Despite Jones' leaden, nonrhythmic writing ("Noel's act was really quite good, so the prosecutor decided to pull out all the ammunition, to wipe Noel's charming smile away," she writes on Page 259), some national publications have given Red Zone decent reviews. Certain reader comments on Amazon.com, however, are perhaps more perceptive:
"[I]t reads like a literary version of the Jerry Springer Show," writes one customer. "It's no wonder that none of Diane Whipple's friends or family members would cooperate with Jones. They probably smelled her coming a mile away." Says another: "There is nothing new in this book that wasn't already written about in the newspapers. The author devotes her whole 'career' to capitalizing on other people's tragedies. Disgraceful, self-serving trash."
On July 7, the Chronicle devoted its entire Datebook cover to a story about the release of Red Zone. The article, which plugged a book-signing by Jones that very evening, was headlined, "Dog-mauling author reveals world of lust in which attorneys lost control." The Chronicle published some photographs and excerpts from letters that Jones' publishers did not; otherwise, the story, by Chronicle Magazine writer Marianne Costantinou, may be most notable for its breathless, can-you-believe-it tone. After verifying the authenticity of pictures and letters Jones gave her with a law enforcement source, Costantinou presented Jones' conclusions and evidence as if they were gospel, never once mentioning the author's penchant for "dramatization" or her admission, in her own author's note, that she re-creates scenes and dialogue for the sake of narrative.
In an interview a few weeks after the story ran, Costantinou admitted she had misgivings about the reporting in the book, but didn't think her story was the place to raise them. "One of the things that did piss me off as a reporter was that there was no attribution, you never knew who the source was for all this stuff," said Costantinou, who somehow found herself in the four-page acknowledgement at the end of Red Zone, alongside Joan Didion, Norma Jean, and "the legacy of Lewis and Clark." "I don't read much nonfiction, but apparently that's a common device -- the re-creating of scenes."
Maybe, but perhaps a bit more detached skepticism on the part of the Chronicle would have spared it the wrath of its readers, who can clearly distinguish thinly sourced dramatization from real journalism.
"On the prurient-interest scale, I consider myself average," wrote Greta Heinemeier of Mountain View, one of several who sent letters to Datebook the week following the Red Zone story. "However, after reading a couple of paragraphs of your article about Knoller and Noel, I quit in profound disgust, not wanting to participate one more second in such utter trash. I have absolute disdain for everyone involved, from the prisoners, to the 'author,' to those involved at the Chronicle.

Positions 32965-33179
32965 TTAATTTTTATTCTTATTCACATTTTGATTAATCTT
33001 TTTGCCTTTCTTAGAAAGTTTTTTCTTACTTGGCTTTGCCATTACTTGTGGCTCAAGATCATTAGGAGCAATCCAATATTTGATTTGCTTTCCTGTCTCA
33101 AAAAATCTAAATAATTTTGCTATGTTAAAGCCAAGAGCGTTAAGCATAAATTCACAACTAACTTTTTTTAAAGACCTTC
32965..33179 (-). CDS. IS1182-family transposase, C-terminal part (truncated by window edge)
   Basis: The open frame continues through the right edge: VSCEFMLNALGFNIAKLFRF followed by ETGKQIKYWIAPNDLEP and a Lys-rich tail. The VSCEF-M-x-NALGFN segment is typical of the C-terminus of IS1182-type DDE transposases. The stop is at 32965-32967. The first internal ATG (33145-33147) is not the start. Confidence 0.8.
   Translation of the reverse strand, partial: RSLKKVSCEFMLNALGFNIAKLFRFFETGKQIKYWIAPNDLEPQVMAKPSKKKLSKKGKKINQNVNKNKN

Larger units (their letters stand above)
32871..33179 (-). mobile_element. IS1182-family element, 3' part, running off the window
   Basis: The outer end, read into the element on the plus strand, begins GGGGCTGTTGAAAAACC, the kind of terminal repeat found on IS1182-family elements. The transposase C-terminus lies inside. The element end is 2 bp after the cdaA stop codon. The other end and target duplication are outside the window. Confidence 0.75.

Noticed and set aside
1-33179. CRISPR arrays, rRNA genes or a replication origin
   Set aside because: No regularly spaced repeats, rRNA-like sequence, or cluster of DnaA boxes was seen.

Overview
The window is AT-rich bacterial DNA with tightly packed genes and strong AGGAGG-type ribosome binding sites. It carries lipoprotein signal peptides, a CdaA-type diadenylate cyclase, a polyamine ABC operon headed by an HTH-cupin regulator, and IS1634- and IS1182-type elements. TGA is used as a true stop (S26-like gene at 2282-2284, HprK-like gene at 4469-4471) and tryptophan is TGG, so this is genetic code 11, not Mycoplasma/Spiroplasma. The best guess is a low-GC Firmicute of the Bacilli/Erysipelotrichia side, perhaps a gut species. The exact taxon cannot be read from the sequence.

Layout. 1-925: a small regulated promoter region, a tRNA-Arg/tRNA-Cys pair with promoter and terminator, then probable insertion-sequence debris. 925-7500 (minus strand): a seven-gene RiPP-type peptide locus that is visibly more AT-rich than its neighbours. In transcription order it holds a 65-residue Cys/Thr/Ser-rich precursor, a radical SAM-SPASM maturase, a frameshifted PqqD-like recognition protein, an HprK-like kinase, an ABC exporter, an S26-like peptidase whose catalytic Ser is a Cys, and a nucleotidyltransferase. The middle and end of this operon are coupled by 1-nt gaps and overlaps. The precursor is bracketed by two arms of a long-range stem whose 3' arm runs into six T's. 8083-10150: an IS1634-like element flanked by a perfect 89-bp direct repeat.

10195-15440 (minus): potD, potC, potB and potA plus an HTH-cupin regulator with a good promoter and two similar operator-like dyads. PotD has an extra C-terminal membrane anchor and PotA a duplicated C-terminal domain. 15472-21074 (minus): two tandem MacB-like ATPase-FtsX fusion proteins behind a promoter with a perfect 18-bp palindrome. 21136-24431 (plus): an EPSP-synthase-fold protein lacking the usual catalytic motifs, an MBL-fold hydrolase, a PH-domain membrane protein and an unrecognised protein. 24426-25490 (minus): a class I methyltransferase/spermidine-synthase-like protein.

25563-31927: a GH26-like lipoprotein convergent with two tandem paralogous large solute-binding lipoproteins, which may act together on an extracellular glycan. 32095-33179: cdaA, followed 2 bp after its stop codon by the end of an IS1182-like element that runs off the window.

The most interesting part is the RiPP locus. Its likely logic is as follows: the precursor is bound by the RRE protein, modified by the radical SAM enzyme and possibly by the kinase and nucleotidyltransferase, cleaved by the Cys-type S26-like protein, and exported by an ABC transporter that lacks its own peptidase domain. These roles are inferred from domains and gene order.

"Comparatively, the dogs started looking benign."
It's 5:30 p.m. in South Florida, and Melanie Bonvicino, personal assistant to Aphie (as everyone calls her), is about to dash to a party. But first she's trying to convince an SF Weekly reporter to run the same kinds of photos -- Marjorie Knoller in lingerie, sketches Schneider made of the unholy trinity -- that the Chronicle did. "What the Chronicledid was credibilize Aphrodite's story," Bonvicino explains. "The most important thing is the veracity. Aphrodite might not be an easy personality, but the truth is she's worth everything and then some."
When the reporter demurs, asking only to speak with Jones about her book, Bonvicino makes one last desperate pitch: "This could be a career-maker for you."
Jones' career needs no such help. In addition to her writing and TV commentary, she's become an animal advocate, speaking at wildlife centers and charity benefits about protecting natural habitats. "We need to start realizing we have a crisis on our hands, and my main message is that activists confuse and twist the issue of saving animals with the idea that we can't eat meat, or wear suede and leather," Jones says. "I wear fur and leather, I'll tell you right now. When I'm in Sundance, at the film festival, I wear a fur coat. I'm freezing, I'm thin, I need to have something around me."
She's fielding offers to write about other high-profile crimes, and poking around the Bonnie Lee Blakely murder, which actor Robert Blake has been accused of committing. "People have asked me again and again, 'Will I do Laci Peterson?' I'm not going to say I'm notgoing to do Laci Peterson, but I don't think I will ...." There's a long pause on the other end of the phone, as if she's contemplating whether the story is worth her acumen, whether it's worth becoming an "Aphrodite Jones story," with all that implies. "Then again," she says, her voice suddenly transformed into a breathy tease, "I might."